Some parents worry about competitive sports changing their children in a negative way. We want our children to compete in the classroom without cheating, compete on the playground without feeling good at someone else’s expense, and compete in the game without breaking the rules.
There is no question that there are always opportunities to cheat, break rules, and hurt someone in sports as in other areas of life, but we hope the main lessons our children learn from sports are positive ones, and that is what we all try to foster.
Children React in Games as They do in Other Situations
When my granddaughter was in her first year of hockey, she was six years old, and loved everything about the game. She played with other six-year-old girls and boys, and was very proud that she was learning how to skate, how to handle the puck and the stick, and that she was finally part of the game that involved everyone else in the family in one way or another.
My daughter and I sat in the stands each week watching her, and thoroughly enjoyed her pleasure as she gradually mastered the skills she needed for the game. There were almost as many parent coaches on the ice as little hockey players, and the children tried very hard, stumbling and falling and trying to hit the puck with their sticks and then pass it to another player or shoot it in the net.
My Granddaughter’s First Game was Fascinating
The day came when many pucks were thrown on the ice and the children had a chance to play their first game. It involved the little players reaching a puck before anyone else, stick handling it up the ice and taking a shot on the net. The other children tried to stick handle the puck away from one of the shooters, and take the shot instead.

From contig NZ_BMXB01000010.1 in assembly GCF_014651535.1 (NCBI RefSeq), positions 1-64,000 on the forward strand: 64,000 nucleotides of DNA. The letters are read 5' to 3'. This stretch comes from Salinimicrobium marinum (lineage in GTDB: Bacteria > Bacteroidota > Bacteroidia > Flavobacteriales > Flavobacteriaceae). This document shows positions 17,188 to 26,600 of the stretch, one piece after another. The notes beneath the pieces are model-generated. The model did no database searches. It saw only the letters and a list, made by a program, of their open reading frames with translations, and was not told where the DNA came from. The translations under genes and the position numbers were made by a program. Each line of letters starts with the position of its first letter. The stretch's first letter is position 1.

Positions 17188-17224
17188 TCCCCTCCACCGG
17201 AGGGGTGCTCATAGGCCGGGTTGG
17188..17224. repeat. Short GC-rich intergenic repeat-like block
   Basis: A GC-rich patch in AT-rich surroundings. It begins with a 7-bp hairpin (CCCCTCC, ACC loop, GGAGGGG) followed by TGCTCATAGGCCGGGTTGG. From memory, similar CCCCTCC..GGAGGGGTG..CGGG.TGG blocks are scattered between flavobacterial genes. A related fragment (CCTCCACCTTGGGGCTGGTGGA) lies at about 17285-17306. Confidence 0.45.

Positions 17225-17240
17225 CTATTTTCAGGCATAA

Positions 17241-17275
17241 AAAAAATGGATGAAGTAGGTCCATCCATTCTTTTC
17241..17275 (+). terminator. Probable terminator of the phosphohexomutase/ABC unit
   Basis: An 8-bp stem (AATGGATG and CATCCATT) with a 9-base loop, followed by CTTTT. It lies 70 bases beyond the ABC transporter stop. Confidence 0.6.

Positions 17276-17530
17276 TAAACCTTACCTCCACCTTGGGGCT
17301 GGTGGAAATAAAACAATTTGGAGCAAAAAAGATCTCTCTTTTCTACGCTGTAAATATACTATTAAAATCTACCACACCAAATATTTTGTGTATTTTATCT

It was tricky for them and fun to watch. My granddaughter skated up to one of the little boys and successfully took the puck off his stick. Then, instead of skating up the ice, she paused. We watched the little boy talking to her and, finally, she left the puck on the ice for him and skated on to another child. We were intrigued and could hardly wait to find out what he had said to her and why she had let him have the puck.
When we were finally able to ask, my granddaughter answered, “He said, ‘Please don’t take the puck away from me. I don’t like this game.’”
“So, you decided to leave it for him?”
Her mother said, “That was very kind of you; good for you,” and then she and I hurried away to giggle our heads off.
When I could finally talk, I said, “That was very clever of him, but I hope he isn’t planning to use that technique to become successful in the major leagues.”
The point is that the basic nature of the child will stay the same. A child doesn’t hurt or cheat or become unkind because of a sport.
Stories About Children in Sports Are Teaching Opportunities
One of my goals in writing a sports mystery is that the sports world showcases so many different problems that must be faced in life. When children read about others who are confronted by the same or similar difficulties, they are comforted to know that they are not alone.
The mystery, of course, makes it all fun, and solving the puzzle along with the main characters helps motivate young readers to hurry on to the end of the book to see what happens.
Something’s Missing is for sale in paperback at this link to Amazon.com, or by clicking on this Amazon.ca link, and at Barnes and Noble, and independent bookstores. If your child enjoys e-book reading, watch for the Kindle version, coming soon.
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